I found these huge cacti in a garden-center, the two on the right. The largest in the back was over 1.5 m in length! They were a little bit too expensive, so I thought maybe start from seed...

What species is this, and how long does it take before they are as large as these? And how to get them this big, is that possible as houseplant, or do you need a greenhouse for this?

Huge cacti

Edit: I went back to the garden center, and found names on the labels! The two tall ones on the right are indeed South American cacti. They are called Trichocereus pasacana, a.k.a. Echinopsis atacamensis. So Echinopsis was a very good guess (see accepted answer). The two on the left were Pachycereus pringlei, just like the answer suggest!

The little one between the two tall ones on the right was sold, so I couldn't see what it was.

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    to grow from seed to this size with the compact growth you see could take ten to twenty years. – kevinskio Aug 5 '18 at 10:41
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    @kevinsky, wow in that case I better start finding some seeds! – benn Aug 5 '18 at 11:11
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    @b.nota How old are you? Must be nice to think 10 to 20 years is a short time. There are so many cactus starts that are available and inexpensive and starts are always a better way to grow anything unless one is a major nursery that produces starts. Or seed. – stormy Aug 5 '18 at 23:14
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    Greenhouse would be the only way to get specimens this big. Depending on how much light (need to be in a green house or under artificial lighting or out of doors in Arizona), proper fertilization and watering of course and proper soils for cactus in pots. Potting soil not garden soil. Light and heat are important. Environmental stability (green house)...tiny bit of fertilizer. These are obviously a mix of at least 2 species of barrel cactus. Check out the thorn clusters. Or were you being facetious? – stormy Aug 5 '18 at 23:19
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    Where do you live? Greenhouses can be incredibly affordable, easy to DIY. Cactus need a dry atmosphere which is tough to do in a greenhouse. Lots of fans, ability to open much of the lower part of the greenhouse...what is your goal? Idea of a goal? Gosh, a simple 12X8'X5' poly tunnel is just a wonderful space to create, to go hide! – stormy Aug 6 '18 at 8:55

The two plants on the left are either Carnegiea gigantea or Saguaro or Pachycereus pringlei or Mexican/Sonoran Saguaro. They look very similar at this stage.

They look to be 10-15 years old. My mother bought a P. pringlei this size 7 years ago and it is now over 8 feet tall and flowered this past spring. They grow arms more quickly than Saguaros. Saguaros on the other hand grow more slowly.

The tall plant front and center might be Echinopsis terscheckii. The spines look a little sparse to be E. terscheckii, but spines are not a reliable indicator of species. This plant would also grow into a very large columnar cactus.

I have no idea what the plant in the back right it. I suspect it's another South American columnar (there are LOTS of them).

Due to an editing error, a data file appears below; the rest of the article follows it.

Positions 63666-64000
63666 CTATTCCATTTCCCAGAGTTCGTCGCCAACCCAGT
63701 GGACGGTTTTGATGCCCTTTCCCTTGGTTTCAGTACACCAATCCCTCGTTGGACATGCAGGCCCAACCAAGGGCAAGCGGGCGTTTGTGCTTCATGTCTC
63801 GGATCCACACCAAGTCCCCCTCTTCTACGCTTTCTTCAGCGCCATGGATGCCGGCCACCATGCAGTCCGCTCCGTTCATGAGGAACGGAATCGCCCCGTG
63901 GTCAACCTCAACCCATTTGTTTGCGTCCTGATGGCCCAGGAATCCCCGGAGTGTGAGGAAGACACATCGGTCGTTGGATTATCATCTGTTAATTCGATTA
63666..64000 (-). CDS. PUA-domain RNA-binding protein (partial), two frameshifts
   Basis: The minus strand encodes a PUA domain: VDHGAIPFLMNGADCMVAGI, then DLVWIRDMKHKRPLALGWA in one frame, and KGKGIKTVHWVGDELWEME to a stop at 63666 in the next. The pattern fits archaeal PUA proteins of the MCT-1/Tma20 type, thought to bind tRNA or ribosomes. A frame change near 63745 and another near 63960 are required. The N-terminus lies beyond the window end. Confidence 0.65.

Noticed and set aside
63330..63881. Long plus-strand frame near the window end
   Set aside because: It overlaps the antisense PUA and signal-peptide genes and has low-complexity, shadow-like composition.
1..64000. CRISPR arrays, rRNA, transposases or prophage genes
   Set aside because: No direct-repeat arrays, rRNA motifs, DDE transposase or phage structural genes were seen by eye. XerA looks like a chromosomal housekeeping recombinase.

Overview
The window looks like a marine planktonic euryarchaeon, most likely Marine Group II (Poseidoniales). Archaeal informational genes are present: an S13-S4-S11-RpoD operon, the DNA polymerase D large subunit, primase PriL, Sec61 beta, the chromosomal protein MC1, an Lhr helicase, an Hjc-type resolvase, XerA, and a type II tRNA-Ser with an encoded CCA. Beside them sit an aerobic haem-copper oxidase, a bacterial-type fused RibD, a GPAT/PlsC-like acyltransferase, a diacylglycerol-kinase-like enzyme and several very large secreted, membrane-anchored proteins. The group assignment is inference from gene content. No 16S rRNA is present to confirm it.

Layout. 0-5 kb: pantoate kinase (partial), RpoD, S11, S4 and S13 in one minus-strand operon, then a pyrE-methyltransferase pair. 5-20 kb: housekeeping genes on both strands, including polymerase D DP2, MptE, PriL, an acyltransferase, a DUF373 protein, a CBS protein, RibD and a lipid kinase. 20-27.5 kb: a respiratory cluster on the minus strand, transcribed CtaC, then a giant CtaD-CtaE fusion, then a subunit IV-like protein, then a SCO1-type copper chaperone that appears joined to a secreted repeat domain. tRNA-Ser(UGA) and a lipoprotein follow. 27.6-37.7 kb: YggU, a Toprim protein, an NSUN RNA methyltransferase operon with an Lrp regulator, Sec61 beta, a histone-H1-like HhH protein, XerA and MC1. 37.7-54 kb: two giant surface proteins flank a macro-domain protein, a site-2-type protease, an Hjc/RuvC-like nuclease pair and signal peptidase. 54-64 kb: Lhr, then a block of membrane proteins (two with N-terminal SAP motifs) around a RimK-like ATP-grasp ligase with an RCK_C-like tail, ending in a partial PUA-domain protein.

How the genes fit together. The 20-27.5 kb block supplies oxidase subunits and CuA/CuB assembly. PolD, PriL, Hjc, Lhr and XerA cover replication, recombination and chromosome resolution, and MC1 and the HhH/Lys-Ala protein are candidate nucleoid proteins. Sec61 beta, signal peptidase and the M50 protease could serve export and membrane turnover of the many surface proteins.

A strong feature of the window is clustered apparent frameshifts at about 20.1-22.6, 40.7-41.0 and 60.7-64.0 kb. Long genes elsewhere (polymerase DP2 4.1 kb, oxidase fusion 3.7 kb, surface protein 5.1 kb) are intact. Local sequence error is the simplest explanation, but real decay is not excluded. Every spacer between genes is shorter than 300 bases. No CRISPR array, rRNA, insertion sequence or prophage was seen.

How quickly a cactus grows is dependent on a number of factors including sun, temperature, water, nutrition, etc. There's no way around it, you can't really push a Saguaro. You might get a P. pringlei to 8 feet in 10 years with perfect conditions and effort.

They all look like nice, healthy, well grown plants. I suspect the E. terscheckii is a rooted cutting. The picture isn't clear enough to ID the little plant. Stetsonia coryne is a possibility.

Except in very unusual circumstances, you won't grow a plant like this in doors in pots like that. Outdoors is possible, depending on where you live.

I"m curious, where is this garden center located?

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    You know a lot about cacti, thank you very much! I thought the two big ones on the right were the same species... But now that you mention it they seem a little different. I found them in a garden center in Amsterdam, I don't know where they get their cacti (they don't grow them themselves). Thanks for the Latin names, now I know what to look for (in seeds or cuttings). – benn Aug 6 '18 at 19:04
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    Thank you and you're welcome! There are a lot of cactus growers in Europe who can supply seeds or plants. There are plenty of cactus that tolerate lower temperatures, less sunlight and more humidity. I've enjoyed growing cactus for some time now. I grow mostly small/miniature plants that thrive in hot, dry deserts. I enjoy the big ones but they need to be in the ground for best results, IMO. – Tim Nevins Aug 6 '18 at 20:54
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    Just to satisfy my curiosity, how much were they asking for those plants? In Arizona they'd go for somewhere between $75 and $300 depending on where you get them. The pictures show super nice plants that would definitely be in the more expensive range. – Tim Nevins Aug 6 '18 at 20:57
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    The biggest was 299 euro (~ $346), the smaller ones a little less but in the same order. – benn Aug 7 '18 at 7:18
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    Not surprising. Those are more "art" than plants. – Tim Nevins Aug 7 '18 at 13:18

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